The UK’s climate advisor has praised government plans to cut carbon emissions but called for detailed plans on how some ambitions would be achieved.
The net zero strategy sets out how ministers intend to halve UK emissions in just over a decade and reach net zero by 2050.
It was published last week, just days before the government hosts COP26 international climate talks in Glasgow.
The Climate Change Committee (CCC) responded this morning with its independent assessment, describing the strategy as a “genuine step forward” but “not the end of the road”. There remained a risk that planning or policy decisions could “blow the Net Zero Strategy off course”, it said.
Lord Deben, the CCC’s chairman, said:
“It is an achievable, affordable plan that will bring jobs, investment and wider benefits to the UK. It is also a strong example to bring to the COP26 summit of how to follow climate change targets with action.”
“The UK was the first major industrialised nation to set Net Zero into law – now we have policy plans to get us there. As we welcome world leaders to COP26 in Glasgow, that is an important statement.
Lord Deben said:
“Ministers have made the big decisions – to decarbonise the power sector by 2035, to phase out petrol and diesel vehicles, to back heat pumps for homes. And they have proposed policies to do it. I applaud their ambition.
“Now they must deliver these goals and fill in the remaining gaps in funding and implementation. My Committee will hold their feet to the fire, as we are required to under the Climate Change Act. This is the UK’s climate governance working as it should.”
The CCC said commitments in the net zero strategy were “broadly aligned” to its advice to government in December 2020. It said:
“Overall the strategy’s ambitions align to the UK’s emissions targets of Net Zero by 2050 anda 78% reduction from 1990 to 2035.”
The CCC welcomed:
- Government ambitions for a fully decarbonised power sector by 2035
- Phase-out of fossil fuels from surface transport, home heating and much of industry beginning without delay
- Proposed deployment levels of low-carbon options, such as offshore wind, low-carbon hydrogen production, carbon capture, electric cars, heat pumps, energy efficiency and tree planting for the next 15 years – this would deliver the carbon budgets
- Proposals for scaling up private investment in almost every area of the economy, including contract auctions for renewable power, a zero-emission vehicle mandate, obligation on boiler manufacturers to grow the heat pump market, grants and contracts for carbon capture, usage and storage (CCUS) and hydrogen use.
- Strong proposals on innovation and engaging business, on governance, local delivery and on skills to delivering net zero nation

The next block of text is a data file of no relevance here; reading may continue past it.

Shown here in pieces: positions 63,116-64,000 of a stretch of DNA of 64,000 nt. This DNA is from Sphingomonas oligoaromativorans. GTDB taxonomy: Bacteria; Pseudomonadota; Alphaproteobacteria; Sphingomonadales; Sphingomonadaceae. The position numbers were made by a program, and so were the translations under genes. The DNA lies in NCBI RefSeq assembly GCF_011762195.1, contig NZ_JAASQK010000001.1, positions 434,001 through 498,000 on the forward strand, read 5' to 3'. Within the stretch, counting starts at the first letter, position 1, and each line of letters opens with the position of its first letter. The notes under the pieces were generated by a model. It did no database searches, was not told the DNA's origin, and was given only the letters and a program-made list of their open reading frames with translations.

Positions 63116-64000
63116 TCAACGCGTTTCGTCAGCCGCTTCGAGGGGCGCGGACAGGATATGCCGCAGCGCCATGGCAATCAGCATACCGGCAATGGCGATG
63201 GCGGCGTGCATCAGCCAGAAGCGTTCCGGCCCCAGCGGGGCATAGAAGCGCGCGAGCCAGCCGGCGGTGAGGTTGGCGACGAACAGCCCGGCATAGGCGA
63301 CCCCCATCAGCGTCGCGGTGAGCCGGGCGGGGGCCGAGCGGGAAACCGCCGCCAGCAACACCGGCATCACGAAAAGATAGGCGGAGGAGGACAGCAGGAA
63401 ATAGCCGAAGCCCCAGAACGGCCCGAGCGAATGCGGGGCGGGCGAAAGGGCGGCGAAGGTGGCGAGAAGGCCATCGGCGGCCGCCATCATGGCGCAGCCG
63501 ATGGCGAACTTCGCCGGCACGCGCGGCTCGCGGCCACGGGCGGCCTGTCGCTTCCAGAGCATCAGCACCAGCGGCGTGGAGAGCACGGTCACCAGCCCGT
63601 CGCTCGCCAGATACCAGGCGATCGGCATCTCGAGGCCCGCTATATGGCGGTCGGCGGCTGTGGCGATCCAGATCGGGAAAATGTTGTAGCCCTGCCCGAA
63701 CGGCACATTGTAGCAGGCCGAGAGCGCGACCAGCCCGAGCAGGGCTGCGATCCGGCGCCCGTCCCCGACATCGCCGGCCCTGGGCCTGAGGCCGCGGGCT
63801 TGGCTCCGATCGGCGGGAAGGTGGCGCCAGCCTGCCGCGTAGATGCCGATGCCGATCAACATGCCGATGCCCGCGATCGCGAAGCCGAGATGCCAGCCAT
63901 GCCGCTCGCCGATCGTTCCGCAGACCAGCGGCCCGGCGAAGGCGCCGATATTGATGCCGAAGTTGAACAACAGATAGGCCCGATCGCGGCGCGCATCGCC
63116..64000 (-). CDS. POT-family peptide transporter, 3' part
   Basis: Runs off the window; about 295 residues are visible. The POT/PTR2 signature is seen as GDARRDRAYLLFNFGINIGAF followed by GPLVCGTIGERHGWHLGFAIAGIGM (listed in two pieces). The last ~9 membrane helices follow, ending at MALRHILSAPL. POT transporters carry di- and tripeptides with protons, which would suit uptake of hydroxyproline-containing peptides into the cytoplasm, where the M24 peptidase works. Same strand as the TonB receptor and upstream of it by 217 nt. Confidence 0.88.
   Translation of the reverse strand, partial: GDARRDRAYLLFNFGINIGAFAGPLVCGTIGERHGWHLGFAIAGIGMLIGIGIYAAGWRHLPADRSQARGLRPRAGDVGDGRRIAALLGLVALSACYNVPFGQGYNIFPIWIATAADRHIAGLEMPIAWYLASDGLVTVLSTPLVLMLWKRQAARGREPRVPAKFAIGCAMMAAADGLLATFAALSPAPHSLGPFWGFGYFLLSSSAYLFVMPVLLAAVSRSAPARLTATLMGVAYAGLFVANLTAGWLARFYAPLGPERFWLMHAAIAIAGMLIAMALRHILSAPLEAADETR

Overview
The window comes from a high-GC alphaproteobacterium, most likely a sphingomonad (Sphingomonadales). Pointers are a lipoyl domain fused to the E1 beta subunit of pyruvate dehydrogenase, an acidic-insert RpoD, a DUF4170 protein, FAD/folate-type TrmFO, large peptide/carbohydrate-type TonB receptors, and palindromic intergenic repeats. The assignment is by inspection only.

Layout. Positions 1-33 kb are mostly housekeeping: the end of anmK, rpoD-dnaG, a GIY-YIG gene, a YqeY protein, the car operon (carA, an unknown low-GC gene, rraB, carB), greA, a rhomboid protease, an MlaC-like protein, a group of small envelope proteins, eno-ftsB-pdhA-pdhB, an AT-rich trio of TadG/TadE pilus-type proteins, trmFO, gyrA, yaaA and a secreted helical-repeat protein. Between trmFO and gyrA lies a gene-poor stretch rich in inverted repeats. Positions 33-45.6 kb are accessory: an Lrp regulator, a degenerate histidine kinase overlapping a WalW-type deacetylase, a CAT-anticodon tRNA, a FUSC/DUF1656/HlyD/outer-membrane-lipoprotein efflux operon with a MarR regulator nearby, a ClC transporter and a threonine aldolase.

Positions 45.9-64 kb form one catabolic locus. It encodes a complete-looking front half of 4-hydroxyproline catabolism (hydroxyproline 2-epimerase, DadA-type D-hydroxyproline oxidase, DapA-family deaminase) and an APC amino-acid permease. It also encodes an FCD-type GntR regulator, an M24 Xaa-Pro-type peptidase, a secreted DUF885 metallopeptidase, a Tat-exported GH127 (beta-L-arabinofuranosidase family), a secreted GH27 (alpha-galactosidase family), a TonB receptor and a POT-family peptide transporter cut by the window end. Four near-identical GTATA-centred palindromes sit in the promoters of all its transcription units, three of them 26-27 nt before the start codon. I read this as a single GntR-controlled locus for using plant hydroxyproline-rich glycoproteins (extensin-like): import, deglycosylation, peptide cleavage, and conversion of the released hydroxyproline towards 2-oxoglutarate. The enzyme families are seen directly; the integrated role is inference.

The CCC was concerned about a lack of plans or vague proposals in some areas. It said:
“The Strategy is not the end of the road, however. There are some strategic gaps, as well as uncertainties over how the Government’s ambitions will be delivered in some sectors”.
The CCC was concerned about:
- Plans to tackle emissions from agriculture are still unclear – there needs to be “a credible strategy” integrated with the challenges for how we use land and soil
- Plans to deliver a major scale-up of the heat pump market in UK homes remain at an early stage.
- Commitments to remove price distortions that favour gas over electricity cannot be delayed
- Currently vague plans must be quickly pinned down for improving home energy efficiency for the 60% of UK households that are owner-occupiers but not in fuel poverty.
- Insufficient action currently proposed on public engagement
- No explicit ambition on diet change, or reductions in the growth of aviation
- Policies for managing travel demand have not been developed to match committed funding
- No full Net Zero test has been developed across government
The CCC said:
“The risk remains of policy or planning decisions being made that are incompatible with a Net Zero UK and could blow the Net Zero Strategy off course.”
The CCC added that the Treasury’s Net Zero Review had not followed through on decisions about major policy challenges.
“it remains unclear how the Treasury will use the tax system to support the transition to Net Zero, or how it will fill the fiscal gap implied by falling fuel duties.
“These gaps should now be addressed and the strong proposals in the Net Zero Strategy must move through consultation and policy development into implementation as quickly as possible.”